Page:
‘Let there be Spaces in your togetherness’ – Physical Distancing in these COVID 19 times!

Is it ‘Social Distancing’ or should it be ‘Physical Distancing‘?

Little did the Lebanese-American writer Kahlil Gibran know of the far reaching portent of his oft quoted statement, “Let there be spaces in your togetherness…”, even more relevant, now in these modern COVID 19 pandemic times. One could possibly conjecture a metaphorical inspiration for the philosopher, from the post Spanish Influenza world of the 1920s?

In a pandemic affected society, we commonly use the words isolation (for cases), quarantine (for those exposed), and social distancing (for those in the larger community) in the context of the prevention and control measures being instituted across the world. We know people take away different, and sometimes contrary, meanings from well-worn words. So when coining new terms, how can we prevent people from getting the meaning wrong?

We do not want people to consciously or subconsciously understand the term ‘social distancing’ to imply or mean emotionally pulling apart from each other. All we want is for a greater physical distance to be maintained between people. This might seem like an alien concept for most of the developing world, where ‘personal space’ is a figment of a fertile imagination mostly. To be socially distanced in its local nuances, to most people would mean ‘cutting off ties’ , breaking away from relationships, verily giving up on family, which the entire clan may be a part of. In an increasingly interconnected world (through the ubiquitous internet enabled smartphone) to a disconnected society, where neighbours do not know each other, where one has more virtual friends than real ones, where society is in the throes of the pangs of modernization, do we actually need to imply even if incorrectly, that humans need to be ‘socially distanced’ from each other?

So why not let us call it ‘physical distancing’ from today onwards? If you wonder who should push for the change? Well, I think you should, I should, we all should! We could try out this concept by bandying it about with friends and family, and it might influence how they view it and change what they do. And the ripples may spread out to change what everyone says and does. Be the change you want to see!

Physical distancing will perforce be the new ‘normal’, once this pandemic blows over, whenever. Cough etiquette will become a part of social norms. We might actually become more hygienic in our personal habits and start living cleaner public lives. Civic administrations might actually start delivering on keeping cities, towns and villages clean. A good scare does this to people. The issue that remains though, is sustaining the change.  

The WHO has already been asking people to change from using ‘social distancing’ to ‘physical distancing’, but language is a funny thing. We in our millions create the definition of the word by its usage, an organisation cannot do this, however influential it may be. We need to be the change.

Be connected with the people and to the people, yet let there be visible gaps in your togetherness… (Preferably at least 6 feet of that gap!) And that is all the space one needs, horizontally, eventually…

In the initial days of the pandemic, it seemed apt for everyone to withdraw into their shells, pull up the moat bridges and draw up their defences, and be ‘socially distanced’. Now, we have learned that we truly do need each other, to stay balanced, stable and happy.  We need people for us to be human and not just a digital image online.  It is now being understood that the social connection is what is essential, while physical proximity can be given up!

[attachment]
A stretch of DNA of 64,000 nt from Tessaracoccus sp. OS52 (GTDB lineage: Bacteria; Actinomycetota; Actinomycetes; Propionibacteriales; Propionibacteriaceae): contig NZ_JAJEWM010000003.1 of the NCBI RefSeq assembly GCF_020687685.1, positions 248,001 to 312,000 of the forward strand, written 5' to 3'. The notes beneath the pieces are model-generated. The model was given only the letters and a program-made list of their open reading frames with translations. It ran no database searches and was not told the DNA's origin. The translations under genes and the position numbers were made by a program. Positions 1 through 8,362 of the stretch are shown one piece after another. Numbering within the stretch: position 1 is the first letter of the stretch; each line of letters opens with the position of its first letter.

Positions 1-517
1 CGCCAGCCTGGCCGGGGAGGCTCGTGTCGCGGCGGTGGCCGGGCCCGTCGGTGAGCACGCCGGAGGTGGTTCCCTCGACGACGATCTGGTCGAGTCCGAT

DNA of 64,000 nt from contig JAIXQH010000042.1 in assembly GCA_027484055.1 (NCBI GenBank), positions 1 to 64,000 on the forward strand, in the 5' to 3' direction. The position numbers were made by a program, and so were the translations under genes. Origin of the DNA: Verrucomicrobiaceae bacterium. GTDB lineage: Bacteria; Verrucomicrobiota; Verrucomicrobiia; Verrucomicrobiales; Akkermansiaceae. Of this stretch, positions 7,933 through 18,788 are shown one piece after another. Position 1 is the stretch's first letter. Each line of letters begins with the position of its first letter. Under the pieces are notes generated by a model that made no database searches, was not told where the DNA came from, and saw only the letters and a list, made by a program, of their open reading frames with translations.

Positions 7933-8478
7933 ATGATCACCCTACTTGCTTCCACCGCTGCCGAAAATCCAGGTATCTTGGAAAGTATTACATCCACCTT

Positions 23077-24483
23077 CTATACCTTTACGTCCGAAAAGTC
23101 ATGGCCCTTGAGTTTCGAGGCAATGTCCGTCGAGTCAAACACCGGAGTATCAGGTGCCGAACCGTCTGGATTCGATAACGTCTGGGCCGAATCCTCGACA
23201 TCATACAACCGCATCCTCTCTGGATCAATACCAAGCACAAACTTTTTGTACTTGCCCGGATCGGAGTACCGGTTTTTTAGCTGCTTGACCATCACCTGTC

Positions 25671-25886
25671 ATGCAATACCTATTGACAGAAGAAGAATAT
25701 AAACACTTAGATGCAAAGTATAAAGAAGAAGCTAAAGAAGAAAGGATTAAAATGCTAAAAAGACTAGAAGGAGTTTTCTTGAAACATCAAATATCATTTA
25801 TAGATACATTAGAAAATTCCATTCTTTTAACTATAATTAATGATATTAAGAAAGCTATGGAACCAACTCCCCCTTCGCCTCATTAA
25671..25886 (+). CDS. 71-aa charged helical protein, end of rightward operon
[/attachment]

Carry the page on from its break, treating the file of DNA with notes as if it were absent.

We, the people, need to appreciate that ‘lock down’ does not mean ‘locked up’. It is not about breaking contact with your friends and family — but rather keeping at a safe  physical distance from them, to ensure no further spread of the disease.

We need to keep our social connect alive, our sense of humanity intact and have a common sense of purpose binding us together to combat this, and all future threats to humanity that may arise. Ironically, the same technologies we often blame for tearing apart our social fabric might be our best chance now, of keeping it together.

So in the interest of humanity and your own sanity, try and use new ways to connect at a distance. Sing songs and make music together from different balconies if you have the talent. Use the humble phone, or email, or video call, social media or new conferencing tools to keep in touch with friends and family alike. Enjoy sharing quizzes and board games across digital screens, or maybe just share a meal and a drink through digital media. If you have never learned these skills, now is the time! What else are you going to do locked in at home? Be socially connected and yet physically distant. We recently had a med school Batch Get Together online. The Zedd Batch Zoom Party so to say. What is stopping you?

Physically distanced party in progress

Be physically distanced, NOT socially distanced.

Reach out, but touch me not !

Let there be spaces in your togetherness.

This post was written in collaboration with my batchmateZ Aravind, Narinder, Ranjith and Rohit.

Published by Delta Zulu Consultancy

I am a Public Health Specialist with a passion for sustainable promotion of human co-existence with the environment! My areas of interest and expertise are Health Risk Communication and Community Engagement, Food Safety, Environmental Medicine and Mass Gathering Medicine. I believe in leveraging the power of technology to capture the imagination of people to inspire them to achieve their health potential, in a sustainable manner. I aspire to empower my partners and motivate stake holders to consistently seek 'work around' solutions, while hoping to achieve an utopian ideal balance.

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